Lawsuit alleges racial profiling by U.S. Border Patrol, et al.
Dec. 10, 2009: Advocates for Basic Legal Equality, Inc. (ABLE) and the law firm of
Murray and Murray, Co. L.P.A have filed a class action complaint in U.S. District Court, Northern District (Western Division, Toledo) against the U.S. Border Patrol and several local law enforcement agencies in northwest Ohio.
The suit alleges that the U.S. Border Patrol and agencies restrain and interrogate Latinos about their immigration status based solely on their “Latino” appearance and that this profiling violates the 4th Amendment’s prohibition against unreasonable searches and seizures and the 5th Amendment’s guarantee of due process and equal protection of the law.
ABLE and the law firm of Murray and Murray of Sandusky, Ohio, are representing both individual plaintiffs and organizational plaintiffs Farm Labor Organizing Committee, AFL-CIO (FLOC) and the Immigrant Worker Project (IWP) and their members who have been stopped and detained by law enforcement without probable cause.
“We have had an overwhelming number of complaints from Hispanic people from northwest Ohio who have been stopped, restrained, interrogated, and sometimes arrested for no apparent reason. The incidents have resulted in no criminal arrests or traffic citations but have included requests for proof of immigration documentation,” says ABLE attorney Mark Heller.
The complaint, filed in the U.S. District Court for the Northern District of Ohio, asks that the case proceed as a class action and that all activities related to racial profiling be prohibited.
“Targeting of Hispanics has happened to our clients while pumping gas, walking down the street, in retail establishments, and while picking up children from school. In one incident, a client was pulled over because the light over his license plate was dim,” says Heller. “When he presented his valid Ohio Driver’s License, the officer demanded proof of immigration status from him and his five passengers, all of whom were lawful permanent residents.”
In particular, the lawsuit alleges that the illegal and unconstitutional actions of the U.S. Border Patrol agents stationed at or working out of the Sandusky Station, Detroit Sector, of the U.S. Border Patrol, are engaged in a pattern or practice of restraining, interrogating, and arresting persons regarding their immigration status based on their “Latino” appearance.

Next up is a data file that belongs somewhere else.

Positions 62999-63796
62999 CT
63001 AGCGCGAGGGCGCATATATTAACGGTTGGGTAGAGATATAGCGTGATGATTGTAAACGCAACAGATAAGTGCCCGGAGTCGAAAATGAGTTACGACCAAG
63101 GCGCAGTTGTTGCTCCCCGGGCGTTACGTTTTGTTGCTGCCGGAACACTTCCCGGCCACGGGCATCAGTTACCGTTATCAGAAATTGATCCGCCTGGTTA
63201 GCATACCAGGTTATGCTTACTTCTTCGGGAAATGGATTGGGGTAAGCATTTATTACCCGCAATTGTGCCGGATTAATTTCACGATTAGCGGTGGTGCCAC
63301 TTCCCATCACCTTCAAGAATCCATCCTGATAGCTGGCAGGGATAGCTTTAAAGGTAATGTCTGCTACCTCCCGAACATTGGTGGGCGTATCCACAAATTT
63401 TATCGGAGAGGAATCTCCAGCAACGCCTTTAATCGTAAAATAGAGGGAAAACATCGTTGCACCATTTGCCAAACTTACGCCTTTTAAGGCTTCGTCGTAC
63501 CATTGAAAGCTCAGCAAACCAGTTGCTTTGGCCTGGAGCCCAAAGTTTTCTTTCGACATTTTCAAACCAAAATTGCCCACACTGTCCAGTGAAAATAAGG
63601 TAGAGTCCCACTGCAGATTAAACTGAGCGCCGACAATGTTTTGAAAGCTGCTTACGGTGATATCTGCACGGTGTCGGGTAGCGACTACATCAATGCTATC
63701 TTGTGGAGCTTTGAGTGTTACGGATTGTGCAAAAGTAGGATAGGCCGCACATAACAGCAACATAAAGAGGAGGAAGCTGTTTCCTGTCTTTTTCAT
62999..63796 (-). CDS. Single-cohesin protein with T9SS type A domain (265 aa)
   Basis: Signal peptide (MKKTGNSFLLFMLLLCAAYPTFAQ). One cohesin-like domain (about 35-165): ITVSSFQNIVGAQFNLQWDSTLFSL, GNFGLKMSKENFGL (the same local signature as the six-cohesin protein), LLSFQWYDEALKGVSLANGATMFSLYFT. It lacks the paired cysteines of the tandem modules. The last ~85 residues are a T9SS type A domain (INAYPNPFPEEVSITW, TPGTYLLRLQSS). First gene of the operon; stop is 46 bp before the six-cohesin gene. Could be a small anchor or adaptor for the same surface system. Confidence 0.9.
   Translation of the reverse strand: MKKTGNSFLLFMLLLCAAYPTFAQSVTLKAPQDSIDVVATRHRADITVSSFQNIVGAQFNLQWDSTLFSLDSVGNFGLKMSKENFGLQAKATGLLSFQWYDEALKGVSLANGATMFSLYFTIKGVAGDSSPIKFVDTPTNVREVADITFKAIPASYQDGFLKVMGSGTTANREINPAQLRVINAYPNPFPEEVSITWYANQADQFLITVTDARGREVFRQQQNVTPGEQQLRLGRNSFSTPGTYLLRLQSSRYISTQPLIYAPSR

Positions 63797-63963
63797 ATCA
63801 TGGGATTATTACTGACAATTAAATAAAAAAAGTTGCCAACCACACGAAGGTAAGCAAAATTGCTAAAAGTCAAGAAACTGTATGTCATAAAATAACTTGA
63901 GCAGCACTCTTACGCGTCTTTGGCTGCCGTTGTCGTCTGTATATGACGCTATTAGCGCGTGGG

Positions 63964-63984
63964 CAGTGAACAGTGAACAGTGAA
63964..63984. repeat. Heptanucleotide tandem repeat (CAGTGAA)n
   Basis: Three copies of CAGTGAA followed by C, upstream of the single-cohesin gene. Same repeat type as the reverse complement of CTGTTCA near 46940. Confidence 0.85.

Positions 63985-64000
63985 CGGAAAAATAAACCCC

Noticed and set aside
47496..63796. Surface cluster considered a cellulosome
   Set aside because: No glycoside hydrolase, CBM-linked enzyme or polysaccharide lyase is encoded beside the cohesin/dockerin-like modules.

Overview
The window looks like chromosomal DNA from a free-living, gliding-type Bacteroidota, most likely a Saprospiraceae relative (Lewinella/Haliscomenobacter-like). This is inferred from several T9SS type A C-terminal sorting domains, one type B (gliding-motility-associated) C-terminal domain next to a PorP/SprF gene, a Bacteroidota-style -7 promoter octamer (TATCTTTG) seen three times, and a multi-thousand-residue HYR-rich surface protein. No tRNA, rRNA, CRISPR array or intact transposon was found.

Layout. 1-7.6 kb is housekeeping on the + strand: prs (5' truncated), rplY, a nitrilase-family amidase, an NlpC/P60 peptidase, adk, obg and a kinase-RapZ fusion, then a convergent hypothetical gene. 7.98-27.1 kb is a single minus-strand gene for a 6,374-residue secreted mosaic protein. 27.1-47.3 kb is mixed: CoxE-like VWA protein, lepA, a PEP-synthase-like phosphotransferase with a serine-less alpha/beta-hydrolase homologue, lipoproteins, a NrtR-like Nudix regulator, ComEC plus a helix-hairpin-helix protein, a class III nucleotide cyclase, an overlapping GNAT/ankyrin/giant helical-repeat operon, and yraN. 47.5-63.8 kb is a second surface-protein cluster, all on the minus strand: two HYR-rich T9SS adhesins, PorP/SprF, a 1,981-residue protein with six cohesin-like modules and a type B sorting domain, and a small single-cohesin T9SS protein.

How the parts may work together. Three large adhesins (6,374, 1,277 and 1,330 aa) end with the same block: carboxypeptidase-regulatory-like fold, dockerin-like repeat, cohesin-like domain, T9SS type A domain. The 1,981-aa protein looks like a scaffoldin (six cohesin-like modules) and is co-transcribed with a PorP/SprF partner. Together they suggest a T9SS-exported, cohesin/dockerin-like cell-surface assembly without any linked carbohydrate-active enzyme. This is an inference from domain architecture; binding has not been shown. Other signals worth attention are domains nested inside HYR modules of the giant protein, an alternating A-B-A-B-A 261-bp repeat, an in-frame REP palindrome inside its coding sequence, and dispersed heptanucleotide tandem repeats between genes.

In addition, local law enforcement authorities in Ohio, including Attica, Norwalk, and Plymouth police departments, are alleged to have profiled and stopped, restrained, and interrogated individual Plaintiffs and class members regarding their immigration status.
“We are asking the U.S. District Court to issue a judgment declaring that the Defendants’ policies, practices, and acts have violated and continue to violate the constitutional rights of members of our community,” adds Heller.
“Any time law enforcement officials create an environment of fear, it becomes a community issue. Children are pulled from schools, people stop going to work, and crimes against Latinos go unresolved because people are afraid of law enforcement,” says Baldemar Velásquez, president of FLOC.
“The practice of profiling is never successful when based on appearance,” Velásquez adds. “If the objective of the profiling is to enforce immigration laws, violating the rights of documented or undocumented people sweeps everyone into the mix, resulting in even more confusion and fear, causing everyone to shut down and hide, creating havoc with workers and employers.”
The lawsuit also alleges that the U.S. Border Patrol station in Sandusky has conducted seminars, meetings, and other methods of communication with local law enforcement in northwest Ohio, urging them to restrain and interrogate persons of “Latino” appearance regarding their immigration status.
“In some cases, the U.S. Border Patrol has offered to come and restrain and interrogate persons that the local law enforcement agencies have already seized, violating the 14th Amendment’s guarantee for due process and equal protection of the law,” Heller says. “There really is no legitimate defense to what they are doing,” he adds.
Editor’s Note: The case is captioned Roberto Muñiz, et al. vs. Randy L. Gallegos, et al., and assigned to Judge Jack Zouhary. A copy of the complaint can be found at laprensa1.com
Click here to view the complaint (pdf)